The video recording of a recent heated exchange between the Hungarian foreign minister and a Ukrainian member of the Parliamentary Assembly of the Council of Europe has gone rather viral in Hungary. Minister of Foreign Affairs and Trade Péter Szijjártó shared the video on social media, commenting that he ‘had to set certain things straight’ in his response.
The minister certainly did not mince his words when he responded to the harsh criticism of the Hungarian government voiced by Ukrainian representative Yuriy Kamelchuk at the recent session of the Parliamentary Assembly of the Council of Europe. The Ukrainian politician posed questions to the foreign minister on a number of themes, all related to the Russo-Ukrainian war.
Kamelchuk began by drawing a parallel between the 1956 Hungarian revolution and the early stages of the war in Ukraine. ‘In Hungary during the course of three days in 1956, the Soviet troops caused more than 2,600 fatalities and close to 20,000 injuries. Perhaps you anticipated the same situation in Kyiv,’ Kamelchuk declared.
Szijjártó refuted the idea that a parallel could be drawn between the two events:
‘In 1956, my country was run over by the Soviet Red Army. At that time the whole Western world looked on as [the revolution was]…happening in Budapest and Hungary. Every kind of support was promised. Radio Free Europe circulated the biggest ever fake news in our media history saying that the Americans are round the corner to come to help us.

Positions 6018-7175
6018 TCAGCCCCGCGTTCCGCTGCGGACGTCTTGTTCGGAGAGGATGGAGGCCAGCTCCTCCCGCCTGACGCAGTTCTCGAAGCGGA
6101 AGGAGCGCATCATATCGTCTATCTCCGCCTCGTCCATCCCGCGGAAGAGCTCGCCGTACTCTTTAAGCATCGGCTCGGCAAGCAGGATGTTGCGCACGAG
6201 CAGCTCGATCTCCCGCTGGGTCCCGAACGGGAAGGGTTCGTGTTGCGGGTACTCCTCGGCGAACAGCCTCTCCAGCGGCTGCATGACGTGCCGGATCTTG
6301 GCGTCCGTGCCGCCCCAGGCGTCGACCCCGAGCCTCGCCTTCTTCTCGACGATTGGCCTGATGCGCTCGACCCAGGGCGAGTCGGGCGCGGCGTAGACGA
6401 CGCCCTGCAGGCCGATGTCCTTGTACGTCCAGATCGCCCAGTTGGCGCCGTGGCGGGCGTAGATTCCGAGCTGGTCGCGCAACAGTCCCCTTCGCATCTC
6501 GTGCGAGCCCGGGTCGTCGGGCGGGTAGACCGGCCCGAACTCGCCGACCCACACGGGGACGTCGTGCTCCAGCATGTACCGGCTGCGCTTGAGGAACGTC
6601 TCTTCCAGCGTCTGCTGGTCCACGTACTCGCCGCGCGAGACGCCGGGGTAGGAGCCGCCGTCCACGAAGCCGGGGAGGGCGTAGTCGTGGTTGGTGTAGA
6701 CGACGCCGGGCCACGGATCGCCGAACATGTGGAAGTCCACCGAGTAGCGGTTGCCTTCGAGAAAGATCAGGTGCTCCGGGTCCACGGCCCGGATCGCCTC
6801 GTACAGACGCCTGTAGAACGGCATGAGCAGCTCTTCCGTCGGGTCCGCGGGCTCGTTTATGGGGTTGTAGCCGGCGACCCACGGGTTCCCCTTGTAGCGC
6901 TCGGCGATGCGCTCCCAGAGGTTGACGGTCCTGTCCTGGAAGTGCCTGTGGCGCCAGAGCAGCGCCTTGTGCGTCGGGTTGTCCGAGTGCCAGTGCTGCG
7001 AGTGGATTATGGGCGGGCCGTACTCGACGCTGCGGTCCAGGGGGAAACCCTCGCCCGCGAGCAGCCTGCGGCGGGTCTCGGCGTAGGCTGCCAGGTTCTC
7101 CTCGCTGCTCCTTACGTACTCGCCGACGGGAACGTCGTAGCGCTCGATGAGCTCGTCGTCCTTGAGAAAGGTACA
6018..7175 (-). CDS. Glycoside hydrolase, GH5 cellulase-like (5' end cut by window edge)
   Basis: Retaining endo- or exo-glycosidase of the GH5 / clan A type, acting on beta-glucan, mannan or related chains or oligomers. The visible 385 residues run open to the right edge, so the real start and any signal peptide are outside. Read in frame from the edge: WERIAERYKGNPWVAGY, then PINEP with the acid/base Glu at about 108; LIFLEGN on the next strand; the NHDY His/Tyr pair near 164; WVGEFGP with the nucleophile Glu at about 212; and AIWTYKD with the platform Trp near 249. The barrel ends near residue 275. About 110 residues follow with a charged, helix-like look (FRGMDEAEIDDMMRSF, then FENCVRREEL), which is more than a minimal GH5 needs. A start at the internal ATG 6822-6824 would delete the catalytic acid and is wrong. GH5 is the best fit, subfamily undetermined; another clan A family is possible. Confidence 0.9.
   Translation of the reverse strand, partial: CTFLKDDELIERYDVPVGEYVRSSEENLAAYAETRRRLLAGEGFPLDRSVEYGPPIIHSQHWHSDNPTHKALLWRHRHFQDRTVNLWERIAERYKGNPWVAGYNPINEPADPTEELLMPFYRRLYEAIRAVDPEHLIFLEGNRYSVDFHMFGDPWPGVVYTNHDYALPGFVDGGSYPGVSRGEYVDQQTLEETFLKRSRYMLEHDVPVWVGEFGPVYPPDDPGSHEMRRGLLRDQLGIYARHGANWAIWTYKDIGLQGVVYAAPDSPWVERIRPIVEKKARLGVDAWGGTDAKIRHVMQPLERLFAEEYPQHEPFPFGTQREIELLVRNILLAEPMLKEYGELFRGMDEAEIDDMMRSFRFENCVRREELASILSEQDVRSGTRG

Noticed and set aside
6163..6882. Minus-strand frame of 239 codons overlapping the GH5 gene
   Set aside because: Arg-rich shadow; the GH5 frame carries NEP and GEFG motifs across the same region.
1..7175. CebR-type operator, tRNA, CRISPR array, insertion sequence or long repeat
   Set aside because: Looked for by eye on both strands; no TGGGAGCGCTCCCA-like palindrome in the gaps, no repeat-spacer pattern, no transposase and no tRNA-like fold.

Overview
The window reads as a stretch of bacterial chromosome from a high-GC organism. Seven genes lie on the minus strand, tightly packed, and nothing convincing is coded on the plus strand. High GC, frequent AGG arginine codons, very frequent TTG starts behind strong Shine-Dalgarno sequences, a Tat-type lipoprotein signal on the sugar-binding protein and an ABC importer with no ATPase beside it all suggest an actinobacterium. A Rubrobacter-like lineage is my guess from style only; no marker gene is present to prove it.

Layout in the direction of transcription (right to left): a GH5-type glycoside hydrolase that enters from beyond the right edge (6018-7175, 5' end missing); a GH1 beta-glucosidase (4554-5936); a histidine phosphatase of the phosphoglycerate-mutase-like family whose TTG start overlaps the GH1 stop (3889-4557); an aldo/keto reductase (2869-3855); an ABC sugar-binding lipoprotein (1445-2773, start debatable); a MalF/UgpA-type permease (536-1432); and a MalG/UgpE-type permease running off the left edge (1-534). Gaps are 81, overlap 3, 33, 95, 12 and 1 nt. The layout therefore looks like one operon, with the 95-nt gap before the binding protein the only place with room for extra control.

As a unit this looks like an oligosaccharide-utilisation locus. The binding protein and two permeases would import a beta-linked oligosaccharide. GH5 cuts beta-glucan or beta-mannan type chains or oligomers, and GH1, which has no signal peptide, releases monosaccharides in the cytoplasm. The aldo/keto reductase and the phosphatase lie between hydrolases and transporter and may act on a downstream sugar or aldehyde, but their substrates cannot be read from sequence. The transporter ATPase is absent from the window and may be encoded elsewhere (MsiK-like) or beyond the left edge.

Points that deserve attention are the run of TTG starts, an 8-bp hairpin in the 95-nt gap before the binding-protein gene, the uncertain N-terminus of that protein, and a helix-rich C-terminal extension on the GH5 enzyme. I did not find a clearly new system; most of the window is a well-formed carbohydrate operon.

No one came to help.
And then my country stayed under Soviet occupation until 1990. And the whole European continent was very comfortable with that. Until 1990 we did not receive any kind of support, no voice was heard that Hungary should be a free and sovereign country,’ Péter Szijjártó stated.
Kamelchuk also demanded an explanation as to why Hungary had stopped the payment of the next instalment of military aid from the European Peace Facility (EPF) to Ukraine. In his reply, the Hungarian minister reminded that Ukraine has put the largest Hungarian bank on their list of international sponsors terrorism, erroneously suggesting that the Hungarian bank enables the Russian war machine. Szijjártó noted:
‘The only thing we asked from the Ukrainian authorities—in order to enable us to let the proposal regarding the EPF through in the European Union—
was to remove this bank from this list…
And this very simple request has not been heard by your authorities. I’d like to ask you to help us and remove the number-one Hungarian bank from this list where it’s totally unfairly listed and then we will be happy to come back to this question.’
The Ukrainian representative also accused Hungary of ‘blocking anti-Russia sanctions.’ Szijjártó resolutely rejected the allegation, stating that Hungary has not vetoed any sanctions so far. He added, however:
‘We have also made it clear that since the Hungarian people are not responsible for this war,
we will not let the Hungarian people pay the price for this war.
So therefore, when it comes to the security of energy supply, we would never agree to any sanctions which would endanger that.’
Kamelchuk also found fault with the way Hungary went about the recent transfer of Transcarpathian POWs to Hungary, which was mediated by the Russian Orthodox and the Hungarian Catholic Church. The Ukrainian politician demanded to know why Ukraine had been excluded from the negotiations and when the soldiers in question would be permitted to return to their families.
‘I think it’s good news that they are free. There were discussions between church and religious organisations where the state of Hungary was absolutely not involved. Based on this agreement, these people were let go free. And they are free people, they are free in their movements in Hungary, they can do whatever they want to do, and if they would like to get in touch with Ukrainian authorities, they are free to do so. I can guarantee this to you,‘ Minister Szijjártó concluded.